As part of the Amathole Freshwater Species Conservation Project I embarked on a quest for Amathole toads on the Amathole trail. I hiked sections of the trail to search for the species and for further potential sites that could be more thoroughly investigated on future visits. The Amathole trail is a six day hike with five basic but comfortable huts to stay in at the end of each day. Hikers must carry all their supplies for six days excluding mattresses which are available at the huts. Bookings and payments need to be made in advance in order to obtain a trail map and a permit. Despite the trail not being maintained as well as it could have been, the scenery was absolutely stunning. It is highly recommended for fit eco-tourists that are keen to get out into the great outdoors. A word of warning though when walking the trail in misty conditions - we ended up walking an extra 10km because we took a wrong turn when we were 2km from the end of the hike! We ended up near the end of the fifth day of the hike and had to be rescued. That was a good lesson to have a charged cell phone with you in case of emergencies.


Film Crew Double up in Loxton
By Bonnie Schumann, Senior Field Officer of the EWT’s Drylands Conservation Programme

Loxton was inundated by two film crews for a week in March. The first crew was preoccupied with filming the third Deon Meyer movie – locals were in a buzz, but “top secret” was the modus operandi on this one. The second film crew from Lemur Productions practically rode in on a wave of mud after being rained out in Sutherland and slip-sliding all the way to Loxton on the Frazerburg road…READ MORE


MTN stopped construction because of breeding eagles
By Andre Botha, Manager of the EWT’s Birds of Prey Programme

The cellphone company, MTN, is upgrading some of their masts in the Northern cape. While working on the mast Grootgrasfontein near Britstown, the Verreaux’s Eagles started to build their nest for the new breeding season...READ MORE


A Leaping Success
By Dr. Jeanne Terrant, Manager of the EWT’s Threatened Amphibian Programme

The 28th of February 2014 saw schools, volunteer groups and members of the public leaping into action to take part in a national awareness day for frogs: Leap Day for Frogs. The campaign captures an exciting feature of frogs – leaping – and falls on Leap Day, 29 February, (or the day before if it is not a leap year), as February figuratively leaps into March. The EWT Threatened Amphibian Programme spearheaded the idea and with the creative help of independent PR consultant Carmen Curtayne, PR Company ZenOne, and advertising agency Ireland Davenport, brought the concept to fruition. A bespoke logo was developed and a website was launched, as well as print and online adverts that asked South Africans to leap into action for our furless friends by becoming “Honorary Leaplings”. The aim of the day was to highlight the plight of amphibians, but also to celebrate the incredible diversity of these amazing creatures and having some frog-focused fun… READ MORE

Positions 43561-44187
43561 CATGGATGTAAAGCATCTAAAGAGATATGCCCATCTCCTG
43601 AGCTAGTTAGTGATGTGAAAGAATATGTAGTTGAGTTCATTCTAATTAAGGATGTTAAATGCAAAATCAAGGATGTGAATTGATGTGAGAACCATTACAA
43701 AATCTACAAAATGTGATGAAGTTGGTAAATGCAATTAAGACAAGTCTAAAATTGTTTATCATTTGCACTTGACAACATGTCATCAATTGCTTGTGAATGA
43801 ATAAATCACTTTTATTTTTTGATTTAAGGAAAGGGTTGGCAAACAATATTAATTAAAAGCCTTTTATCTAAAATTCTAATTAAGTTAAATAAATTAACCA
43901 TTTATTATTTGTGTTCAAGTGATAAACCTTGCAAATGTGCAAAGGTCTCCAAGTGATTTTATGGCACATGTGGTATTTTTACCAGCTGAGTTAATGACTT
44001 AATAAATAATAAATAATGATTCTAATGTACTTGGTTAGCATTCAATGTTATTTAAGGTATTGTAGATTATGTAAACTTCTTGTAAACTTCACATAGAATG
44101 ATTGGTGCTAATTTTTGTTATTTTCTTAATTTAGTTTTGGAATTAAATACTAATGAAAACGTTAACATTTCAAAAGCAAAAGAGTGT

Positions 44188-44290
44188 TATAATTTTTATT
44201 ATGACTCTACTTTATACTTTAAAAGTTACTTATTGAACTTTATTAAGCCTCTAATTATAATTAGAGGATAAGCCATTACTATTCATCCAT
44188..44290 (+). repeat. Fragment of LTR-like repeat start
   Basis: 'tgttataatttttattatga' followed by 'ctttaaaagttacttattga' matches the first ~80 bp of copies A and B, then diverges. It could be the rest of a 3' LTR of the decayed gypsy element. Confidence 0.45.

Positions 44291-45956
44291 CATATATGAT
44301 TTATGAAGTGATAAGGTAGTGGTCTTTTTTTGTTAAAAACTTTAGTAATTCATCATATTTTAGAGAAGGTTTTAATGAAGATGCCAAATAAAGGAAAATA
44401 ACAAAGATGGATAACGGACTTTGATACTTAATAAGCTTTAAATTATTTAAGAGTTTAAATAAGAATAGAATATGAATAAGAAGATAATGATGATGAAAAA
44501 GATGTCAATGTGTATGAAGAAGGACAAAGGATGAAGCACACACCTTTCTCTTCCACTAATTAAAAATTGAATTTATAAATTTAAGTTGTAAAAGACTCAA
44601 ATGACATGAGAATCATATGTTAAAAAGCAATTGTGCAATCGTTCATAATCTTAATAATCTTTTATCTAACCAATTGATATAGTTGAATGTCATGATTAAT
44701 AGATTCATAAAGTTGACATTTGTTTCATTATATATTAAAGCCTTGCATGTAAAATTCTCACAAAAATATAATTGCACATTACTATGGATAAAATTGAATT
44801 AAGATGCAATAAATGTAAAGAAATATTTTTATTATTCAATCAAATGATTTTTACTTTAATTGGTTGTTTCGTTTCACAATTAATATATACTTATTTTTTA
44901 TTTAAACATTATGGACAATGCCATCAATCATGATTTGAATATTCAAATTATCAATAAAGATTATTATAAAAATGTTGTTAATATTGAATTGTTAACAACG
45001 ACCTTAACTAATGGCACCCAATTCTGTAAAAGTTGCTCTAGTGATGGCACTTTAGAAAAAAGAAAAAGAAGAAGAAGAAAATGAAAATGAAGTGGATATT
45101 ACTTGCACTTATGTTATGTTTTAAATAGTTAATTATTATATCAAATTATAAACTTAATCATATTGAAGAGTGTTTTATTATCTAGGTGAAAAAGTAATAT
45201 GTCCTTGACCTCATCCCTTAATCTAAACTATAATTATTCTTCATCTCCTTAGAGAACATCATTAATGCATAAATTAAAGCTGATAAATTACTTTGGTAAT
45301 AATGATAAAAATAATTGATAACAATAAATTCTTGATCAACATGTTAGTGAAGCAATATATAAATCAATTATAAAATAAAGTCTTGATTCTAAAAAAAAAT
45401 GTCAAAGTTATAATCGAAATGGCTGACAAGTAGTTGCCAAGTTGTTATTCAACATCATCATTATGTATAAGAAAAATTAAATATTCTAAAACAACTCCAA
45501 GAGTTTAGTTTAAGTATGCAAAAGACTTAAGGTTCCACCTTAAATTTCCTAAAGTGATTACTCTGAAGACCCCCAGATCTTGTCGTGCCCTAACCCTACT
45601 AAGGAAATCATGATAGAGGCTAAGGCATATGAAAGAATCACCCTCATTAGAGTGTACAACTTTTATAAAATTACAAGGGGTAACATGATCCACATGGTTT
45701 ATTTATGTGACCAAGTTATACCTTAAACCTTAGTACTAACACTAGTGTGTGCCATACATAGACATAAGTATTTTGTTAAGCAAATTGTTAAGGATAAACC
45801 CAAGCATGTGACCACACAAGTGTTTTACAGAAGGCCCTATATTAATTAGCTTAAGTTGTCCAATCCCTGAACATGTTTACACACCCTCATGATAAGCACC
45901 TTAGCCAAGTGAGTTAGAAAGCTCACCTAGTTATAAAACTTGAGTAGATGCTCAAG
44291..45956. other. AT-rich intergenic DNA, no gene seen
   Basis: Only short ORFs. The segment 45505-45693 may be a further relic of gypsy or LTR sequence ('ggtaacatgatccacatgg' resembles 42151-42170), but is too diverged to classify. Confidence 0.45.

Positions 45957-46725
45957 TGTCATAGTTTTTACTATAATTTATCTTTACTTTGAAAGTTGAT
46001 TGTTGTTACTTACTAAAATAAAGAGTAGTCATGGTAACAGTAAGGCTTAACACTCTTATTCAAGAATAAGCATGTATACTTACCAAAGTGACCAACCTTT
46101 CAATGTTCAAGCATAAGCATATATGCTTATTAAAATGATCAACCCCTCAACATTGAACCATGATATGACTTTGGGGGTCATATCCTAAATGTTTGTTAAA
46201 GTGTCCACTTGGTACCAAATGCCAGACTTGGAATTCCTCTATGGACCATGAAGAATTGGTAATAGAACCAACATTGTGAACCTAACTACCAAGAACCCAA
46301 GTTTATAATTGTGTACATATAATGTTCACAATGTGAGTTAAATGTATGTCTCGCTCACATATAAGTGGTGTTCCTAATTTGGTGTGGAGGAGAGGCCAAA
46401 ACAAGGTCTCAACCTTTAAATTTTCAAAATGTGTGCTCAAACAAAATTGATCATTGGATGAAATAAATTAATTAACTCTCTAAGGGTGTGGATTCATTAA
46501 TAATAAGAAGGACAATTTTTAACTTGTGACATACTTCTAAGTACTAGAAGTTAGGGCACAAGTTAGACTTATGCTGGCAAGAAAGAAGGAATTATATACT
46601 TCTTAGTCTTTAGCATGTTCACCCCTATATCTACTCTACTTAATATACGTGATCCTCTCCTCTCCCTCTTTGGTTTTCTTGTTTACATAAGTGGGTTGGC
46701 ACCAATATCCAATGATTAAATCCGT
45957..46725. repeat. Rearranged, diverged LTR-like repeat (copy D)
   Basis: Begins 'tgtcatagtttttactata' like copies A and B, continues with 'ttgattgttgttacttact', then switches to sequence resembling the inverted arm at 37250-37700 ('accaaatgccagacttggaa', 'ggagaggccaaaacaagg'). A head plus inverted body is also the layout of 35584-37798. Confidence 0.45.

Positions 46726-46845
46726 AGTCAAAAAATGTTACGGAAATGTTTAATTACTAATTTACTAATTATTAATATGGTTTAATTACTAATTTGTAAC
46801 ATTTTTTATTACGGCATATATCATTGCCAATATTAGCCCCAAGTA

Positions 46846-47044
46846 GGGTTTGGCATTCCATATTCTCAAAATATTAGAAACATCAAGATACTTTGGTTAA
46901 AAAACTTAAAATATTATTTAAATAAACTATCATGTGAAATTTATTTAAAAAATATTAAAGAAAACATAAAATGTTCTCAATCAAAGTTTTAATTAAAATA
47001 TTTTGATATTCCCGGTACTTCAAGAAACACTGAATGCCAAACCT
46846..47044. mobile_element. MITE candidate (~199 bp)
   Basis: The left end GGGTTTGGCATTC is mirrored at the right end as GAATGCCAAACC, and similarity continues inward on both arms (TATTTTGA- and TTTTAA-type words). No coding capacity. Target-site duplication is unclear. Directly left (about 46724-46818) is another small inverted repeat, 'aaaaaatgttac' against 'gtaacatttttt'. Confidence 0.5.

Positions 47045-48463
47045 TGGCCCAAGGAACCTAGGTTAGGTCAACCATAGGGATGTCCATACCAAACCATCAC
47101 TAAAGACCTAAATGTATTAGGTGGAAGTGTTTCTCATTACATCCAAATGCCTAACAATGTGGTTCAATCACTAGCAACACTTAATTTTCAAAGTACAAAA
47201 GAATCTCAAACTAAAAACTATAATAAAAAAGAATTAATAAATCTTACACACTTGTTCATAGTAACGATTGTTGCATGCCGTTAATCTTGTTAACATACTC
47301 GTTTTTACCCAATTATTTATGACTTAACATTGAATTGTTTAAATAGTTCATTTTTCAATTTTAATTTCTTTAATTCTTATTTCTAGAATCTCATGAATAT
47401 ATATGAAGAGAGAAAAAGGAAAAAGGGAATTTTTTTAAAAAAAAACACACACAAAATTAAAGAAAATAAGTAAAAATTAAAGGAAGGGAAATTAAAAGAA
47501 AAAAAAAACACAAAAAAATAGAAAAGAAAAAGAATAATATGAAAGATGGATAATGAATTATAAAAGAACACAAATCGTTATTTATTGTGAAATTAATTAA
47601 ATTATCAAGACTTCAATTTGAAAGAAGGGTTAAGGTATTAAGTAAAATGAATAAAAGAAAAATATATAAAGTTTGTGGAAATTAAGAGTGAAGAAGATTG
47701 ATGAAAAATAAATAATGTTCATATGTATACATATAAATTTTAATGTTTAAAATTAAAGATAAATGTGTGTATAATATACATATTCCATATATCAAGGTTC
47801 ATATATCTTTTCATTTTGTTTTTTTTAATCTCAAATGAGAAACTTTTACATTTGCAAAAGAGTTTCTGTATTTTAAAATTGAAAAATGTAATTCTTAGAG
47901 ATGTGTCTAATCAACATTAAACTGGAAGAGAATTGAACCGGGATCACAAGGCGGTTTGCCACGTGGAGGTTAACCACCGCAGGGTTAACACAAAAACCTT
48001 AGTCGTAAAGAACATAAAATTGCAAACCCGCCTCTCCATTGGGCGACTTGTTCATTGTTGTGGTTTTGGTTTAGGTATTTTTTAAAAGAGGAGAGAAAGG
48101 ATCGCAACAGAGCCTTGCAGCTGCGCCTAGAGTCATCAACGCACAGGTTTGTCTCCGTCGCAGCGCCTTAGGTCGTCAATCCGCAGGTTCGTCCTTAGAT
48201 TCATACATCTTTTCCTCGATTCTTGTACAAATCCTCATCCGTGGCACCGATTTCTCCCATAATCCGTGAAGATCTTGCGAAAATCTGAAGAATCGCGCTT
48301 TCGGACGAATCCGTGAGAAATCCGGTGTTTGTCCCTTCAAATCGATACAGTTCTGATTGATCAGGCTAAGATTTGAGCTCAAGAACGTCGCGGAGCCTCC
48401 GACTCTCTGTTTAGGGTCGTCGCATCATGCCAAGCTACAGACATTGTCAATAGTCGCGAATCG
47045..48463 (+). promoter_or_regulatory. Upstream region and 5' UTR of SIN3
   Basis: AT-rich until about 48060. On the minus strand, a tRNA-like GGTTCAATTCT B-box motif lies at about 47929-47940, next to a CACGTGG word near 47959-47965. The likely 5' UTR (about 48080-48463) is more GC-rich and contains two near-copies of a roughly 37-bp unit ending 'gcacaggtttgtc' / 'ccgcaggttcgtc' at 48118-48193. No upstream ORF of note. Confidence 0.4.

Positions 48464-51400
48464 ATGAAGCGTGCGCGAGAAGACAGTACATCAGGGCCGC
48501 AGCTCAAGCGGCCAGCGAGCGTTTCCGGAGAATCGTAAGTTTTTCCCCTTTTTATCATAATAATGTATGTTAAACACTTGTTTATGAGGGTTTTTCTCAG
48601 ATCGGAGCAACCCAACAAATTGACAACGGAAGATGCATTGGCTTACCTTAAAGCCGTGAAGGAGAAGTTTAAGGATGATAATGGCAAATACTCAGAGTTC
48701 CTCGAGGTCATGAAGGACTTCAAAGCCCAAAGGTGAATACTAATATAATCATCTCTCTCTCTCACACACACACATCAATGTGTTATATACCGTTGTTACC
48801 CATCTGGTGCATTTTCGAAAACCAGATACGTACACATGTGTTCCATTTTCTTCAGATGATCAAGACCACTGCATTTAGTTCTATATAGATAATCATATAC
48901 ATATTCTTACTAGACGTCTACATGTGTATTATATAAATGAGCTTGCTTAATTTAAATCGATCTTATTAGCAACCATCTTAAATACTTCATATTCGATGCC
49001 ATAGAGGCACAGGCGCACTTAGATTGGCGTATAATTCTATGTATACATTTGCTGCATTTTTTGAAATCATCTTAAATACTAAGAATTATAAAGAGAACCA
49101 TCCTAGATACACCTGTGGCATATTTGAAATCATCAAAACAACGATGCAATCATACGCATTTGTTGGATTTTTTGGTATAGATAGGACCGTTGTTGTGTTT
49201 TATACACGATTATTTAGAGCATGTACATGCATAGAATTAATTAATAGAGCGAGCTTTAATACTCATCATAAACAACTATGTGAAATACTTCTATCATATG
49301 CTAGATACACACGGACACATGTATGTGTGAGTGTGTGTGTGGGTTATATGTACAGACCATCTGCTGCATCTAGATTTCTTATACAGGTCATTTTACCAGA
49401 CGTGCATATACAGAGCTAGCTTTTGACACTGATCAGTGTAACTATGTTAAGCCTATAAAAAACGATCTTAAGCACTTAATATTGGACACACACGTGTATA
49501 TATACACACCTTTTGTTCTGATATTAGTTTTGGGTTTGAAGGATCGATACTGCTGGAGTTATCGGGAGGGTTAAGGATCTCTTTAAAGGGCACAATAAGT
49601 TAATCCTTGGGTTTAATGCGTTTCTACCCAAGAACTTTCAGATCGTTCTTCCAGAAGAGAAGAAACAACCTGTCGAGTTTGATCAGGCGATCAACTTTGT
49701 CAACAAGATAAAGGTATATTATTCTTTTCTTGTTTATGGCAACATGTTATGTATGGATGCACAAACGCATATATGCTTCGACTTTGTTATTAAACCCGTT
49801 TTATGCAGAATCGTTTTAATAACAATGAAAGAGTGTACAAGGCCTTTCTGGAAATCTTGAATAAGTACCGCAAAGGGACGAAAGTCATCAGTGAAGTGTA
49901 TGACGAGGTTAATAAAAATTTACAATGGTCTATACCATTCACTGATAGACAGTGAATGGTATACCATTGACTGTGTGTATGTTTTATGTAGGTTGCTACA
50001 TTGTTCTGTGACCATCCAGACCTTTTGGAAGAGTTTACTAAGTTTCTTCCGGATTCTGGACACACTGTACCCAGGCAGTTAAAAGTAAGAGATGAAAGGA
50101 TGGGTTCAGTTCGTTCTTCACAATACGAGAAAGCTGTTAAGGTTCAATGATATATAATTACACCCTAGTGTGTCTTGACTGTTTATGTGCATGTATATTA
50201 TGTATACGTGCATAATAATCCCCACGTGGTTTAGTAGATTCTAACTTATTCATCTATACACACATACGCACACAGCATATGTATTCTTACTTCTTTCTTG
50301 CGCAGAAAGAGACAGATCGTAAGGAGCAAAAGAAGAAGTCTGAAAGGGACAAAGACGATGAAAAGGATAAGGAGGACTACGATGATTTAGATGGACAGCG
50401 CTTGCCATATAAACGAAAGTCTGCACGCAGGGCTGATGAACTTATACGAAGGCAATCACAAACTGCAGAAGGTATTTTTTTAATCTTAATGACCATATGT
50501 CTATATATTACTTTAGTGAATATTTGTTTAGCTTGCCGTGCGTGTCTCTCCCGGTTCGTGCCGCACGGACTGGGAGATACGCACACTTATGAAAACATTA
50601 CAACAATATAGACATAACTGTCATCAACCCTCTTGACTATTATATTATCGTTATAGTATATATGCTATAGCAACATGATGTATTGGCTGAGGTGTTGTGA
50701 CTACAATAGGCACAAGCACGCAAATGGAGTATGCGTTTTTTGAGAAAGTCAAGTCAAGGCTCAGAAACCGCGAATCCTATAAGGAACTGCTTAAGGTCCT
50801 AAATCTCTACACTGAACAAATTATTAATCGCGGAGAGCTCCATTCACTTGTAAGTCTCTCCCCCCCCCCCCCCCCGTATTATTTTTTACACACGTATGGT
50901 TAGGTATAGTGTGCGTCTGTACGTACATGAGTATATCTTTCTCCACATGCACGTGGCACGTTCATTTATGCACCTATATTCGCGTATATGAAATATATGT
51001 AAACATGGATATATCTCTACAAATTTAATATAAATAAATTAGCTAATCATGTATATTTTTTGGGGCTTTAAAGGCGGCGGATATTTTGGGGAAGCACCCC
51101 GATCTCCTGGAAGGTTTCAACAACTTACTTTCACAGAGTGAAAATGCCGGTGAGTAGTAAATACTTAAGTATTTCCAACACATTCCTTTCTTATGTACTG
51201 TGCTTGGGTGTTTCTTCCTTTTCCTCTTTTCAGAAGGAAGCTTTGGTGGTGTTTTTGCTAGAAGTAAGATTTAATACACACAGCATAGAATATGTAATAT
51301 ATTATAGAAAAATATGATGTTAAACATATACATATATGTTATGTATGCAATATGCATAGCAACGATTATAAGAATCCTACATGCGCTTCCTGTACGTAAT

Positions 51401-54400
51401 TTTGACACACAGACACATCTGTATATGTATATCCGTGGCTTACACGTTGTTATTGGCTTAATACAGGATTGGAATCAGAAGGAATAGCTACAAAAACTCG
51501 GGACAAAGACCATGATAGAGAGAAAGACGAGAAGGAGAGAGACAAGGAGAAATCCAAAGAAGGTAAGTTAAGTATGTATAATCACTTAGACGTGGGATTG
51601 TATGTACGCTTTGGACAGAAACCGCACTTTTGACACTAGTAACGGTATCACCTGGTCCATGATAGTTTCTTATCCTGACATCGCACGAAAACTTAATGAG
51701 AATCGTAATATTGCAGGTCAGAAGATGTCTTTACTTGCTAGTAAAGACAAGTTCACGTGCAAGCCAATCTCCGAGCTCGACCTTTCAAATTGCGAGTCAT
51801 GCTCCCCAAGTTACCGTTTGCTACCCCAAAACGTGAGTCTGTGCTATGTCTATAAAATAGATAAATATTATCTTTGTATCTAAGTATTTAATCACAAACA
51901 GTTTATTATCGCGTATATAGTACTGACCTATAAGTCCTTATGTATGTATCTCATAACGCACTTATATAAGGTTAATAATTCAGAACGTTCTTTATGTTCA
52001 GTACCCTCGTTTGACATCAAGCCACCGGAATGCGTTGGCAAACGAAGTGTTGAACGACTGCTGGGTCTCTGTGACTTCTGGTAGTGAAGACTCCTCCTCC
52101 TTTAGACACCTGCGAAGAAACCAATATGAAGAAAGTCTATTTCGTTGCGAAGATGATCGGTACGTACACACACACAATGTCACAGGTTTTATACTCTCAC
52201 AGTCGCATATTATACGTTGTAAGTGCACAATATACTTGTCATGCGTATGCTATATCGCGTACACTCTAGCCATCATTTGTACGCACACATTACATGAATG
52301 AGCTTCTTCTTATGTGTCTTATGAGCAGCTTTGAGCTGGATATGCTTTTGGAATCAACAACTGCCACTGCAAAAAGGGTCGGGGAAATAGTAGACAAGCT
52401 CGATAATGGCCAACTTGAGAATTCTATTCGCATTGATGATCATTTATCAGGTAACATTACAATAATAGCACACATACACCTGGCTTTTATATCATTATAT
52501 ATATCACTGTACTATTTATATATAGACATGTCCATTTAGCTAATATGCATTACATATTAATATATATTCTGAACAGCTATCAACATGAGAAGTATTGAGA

Roadkill Project in Tanzania - an exciting collaboration between Sokoine University of Agriculture and the EWT-WTP
By Wendy Collinson, Project Executant of the EWT’s Wildlife and Transport Programme’s Roadkill Research and Mitigation Project

The EWT’s Wildlife and Transport Programme (EWT-WTP) is proud to introduce an exciting collaboration with a roadkill mitigation project in Tanzania. Leonard John Haule is a student of Wildlife Management at Sokoine University of Agriculture, which is in Morogoro Region in Tanzania, East Africa... READ MORE


Rhino poaching statistics
By Karen Trendler, EWT Rhino Response Project Coordinator

The rhino poaching statistics as at April 17 stand at 294 Rhino poached in 2014. These figures paint an alarming picture, but not included in those statistics and equally concerning are the orphaned calves and casualties – ‘the collateral damage' resulting from poaching incidents. As part of our commitment to providing emergency field response and a support network for orphaned rhino calves and casualties, the EWT Rhino Response Project is presenting a series of Rhino Response, Rescue and Rehabilitation Workshops. The workshops bring together a various role-players on provincial and national level building capacity and networks.

The workshops provide a broad introduction to all aspects of rhino response: from incident response, to rescue and emergency stabilisation, rearing, care and rehabilitation. Various workshops have already been presented and the February workshop was featured on 50\50. Additional places have been made available for the next workshop which is to be held on the 15th and 16th May at the EWT head offices accommodating the demands and necessities for development of local area response networks. The Rhino Response workshop will be repeated in September. Specialist workshops addressing specific groups, for example veterinary and para-veterinary and anti-poaching personnel are also planned.